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Epic Fail: An Autopsy of the Brandon Wood Experiment

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Brandon Wood might just be the worst young position player of my lifetime, at least among those who were given the chance to play significant time in the majors.  What I looked for on Baseball-reference.com's play index is non-pitchers age 25 and under, with at least 300 plate appearances, who played post-integration (1947-2010).  I ranked them by worst OPS+.

Brandon is actually not the absolute worst, that would be John Vukovich.  Vukovich was primarily a third baseman, and in 1971 at age 23 he got 217 at bats and hit a mighty .166, with zero homeruns, and a .211 OBP.  He might have been expected to hit something, as in AAA he hit .275 with 22 homers and 96 RBI.  For some reason he stuck around for a 10 year career, even picking up a world series win in 1980, but hit only .161 in 559 career AB.

Wood is the second worst, and the player on the list with by far the best minor league resume of hitting.  Rounding out the top 10 are:

3. Terry Humphrey

4. Angel Salazar

5. Luis Gomez

6. Luis Ordaz

7. Rob Picciolo

8. Willie Harris

9. Mario Mendoza

10. Tommy Dean

These guys are all catchers or middle infielders, none of them made the majors because of their offensive potential.  Take Mario Mendoza, he was a terrible minor league hitter, brought to the majors for his glove, had a line named after his futility, and even he was a better hitter than Brandon Wood has been.  Willie Harris is the only one who went on to have some value, getting his batting average near .250, taking a decent number of walks, and showing some pop for a little man and turning into a good utility player.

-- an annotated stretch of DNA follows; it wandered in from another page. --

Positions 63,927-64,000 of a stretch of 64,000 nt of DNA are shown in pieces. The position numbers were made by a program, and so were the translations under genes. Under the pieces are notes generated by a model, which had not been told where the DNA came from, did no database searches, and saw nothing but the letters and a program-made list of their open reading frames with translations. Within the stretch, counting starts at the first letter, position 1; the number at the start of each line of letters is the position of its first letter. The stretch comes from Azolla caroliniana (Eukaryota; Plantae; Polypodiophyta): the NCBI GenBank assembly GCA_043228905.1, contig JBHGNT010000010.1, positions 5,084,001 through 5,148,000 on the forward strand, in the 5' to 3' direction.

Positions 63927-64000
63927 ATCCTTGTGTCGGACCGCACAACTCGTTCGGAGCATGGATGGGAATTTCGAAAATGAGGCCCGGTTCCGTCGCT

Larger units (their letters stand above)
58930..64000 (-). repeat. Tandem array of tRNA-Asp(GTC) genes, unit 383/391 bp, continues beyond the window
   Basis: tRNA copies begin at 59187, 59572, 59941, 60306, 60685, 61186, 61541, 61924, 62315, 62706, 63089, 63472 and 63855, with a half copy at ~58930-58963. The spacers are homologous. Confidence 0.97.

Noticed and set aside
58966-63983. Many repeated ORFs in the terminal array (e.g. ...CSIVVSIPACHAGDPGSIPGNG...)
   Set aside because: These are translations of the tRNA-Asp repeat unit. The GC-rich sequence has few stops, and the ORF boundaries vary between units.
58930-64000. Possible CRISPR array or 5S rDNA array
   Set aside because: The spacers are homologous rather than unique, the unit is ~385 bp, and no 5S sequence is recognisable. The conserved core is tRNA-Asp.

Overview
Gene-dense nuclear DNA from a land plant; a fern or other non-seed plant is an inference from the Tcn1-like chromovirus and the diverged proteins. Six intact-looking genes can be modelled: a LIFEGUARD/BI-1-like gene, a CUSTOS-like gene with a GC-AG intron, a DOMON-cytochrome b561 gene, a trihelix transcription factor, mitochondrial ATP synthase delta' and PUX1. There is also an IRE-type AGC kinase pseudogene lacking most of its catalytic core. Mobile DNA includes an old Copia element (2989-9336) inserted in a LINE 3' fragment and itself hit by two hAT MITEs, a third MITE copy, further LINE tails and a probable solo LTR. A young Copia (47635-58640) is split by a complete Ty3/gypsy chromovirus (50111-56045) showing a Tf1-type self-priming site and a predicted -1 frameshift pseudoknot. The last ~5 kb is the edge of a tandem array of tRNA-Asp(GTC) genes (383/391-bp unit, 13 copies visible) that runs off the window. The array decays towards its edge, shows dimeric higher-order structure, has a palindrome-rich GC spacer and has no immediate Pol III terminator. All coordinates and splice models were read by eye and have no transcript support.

Some other notables:

16. Sparky Anderson went on to a great managing career

23. Danny Ainge couldn't hit, but could hit the 3 pointer

29. Brandon Inge turned into a decent MLB third baseman, but his excuse for not hitting early was the demands of catching.  Wood does not have that excuse.

30. Harold Reynolds became a useful player once he learned to take a walk now and then, hit the ball on the ground and use his speed.

86. Our own Jeff Mathis.  Not even close to as bad as Wood.

90. Kimera Bartee.  We had him and traded him for a minor leaguer named Figgins.

118. George Arias.  I thought Arias, a failed Angel 3B power prospect, was the lower limit of what Brandon would do.  Brandon wishes he could hit like Arias did.

Looking over the list, Brandon Wood will probably go down in history as the worst prospect bust ever.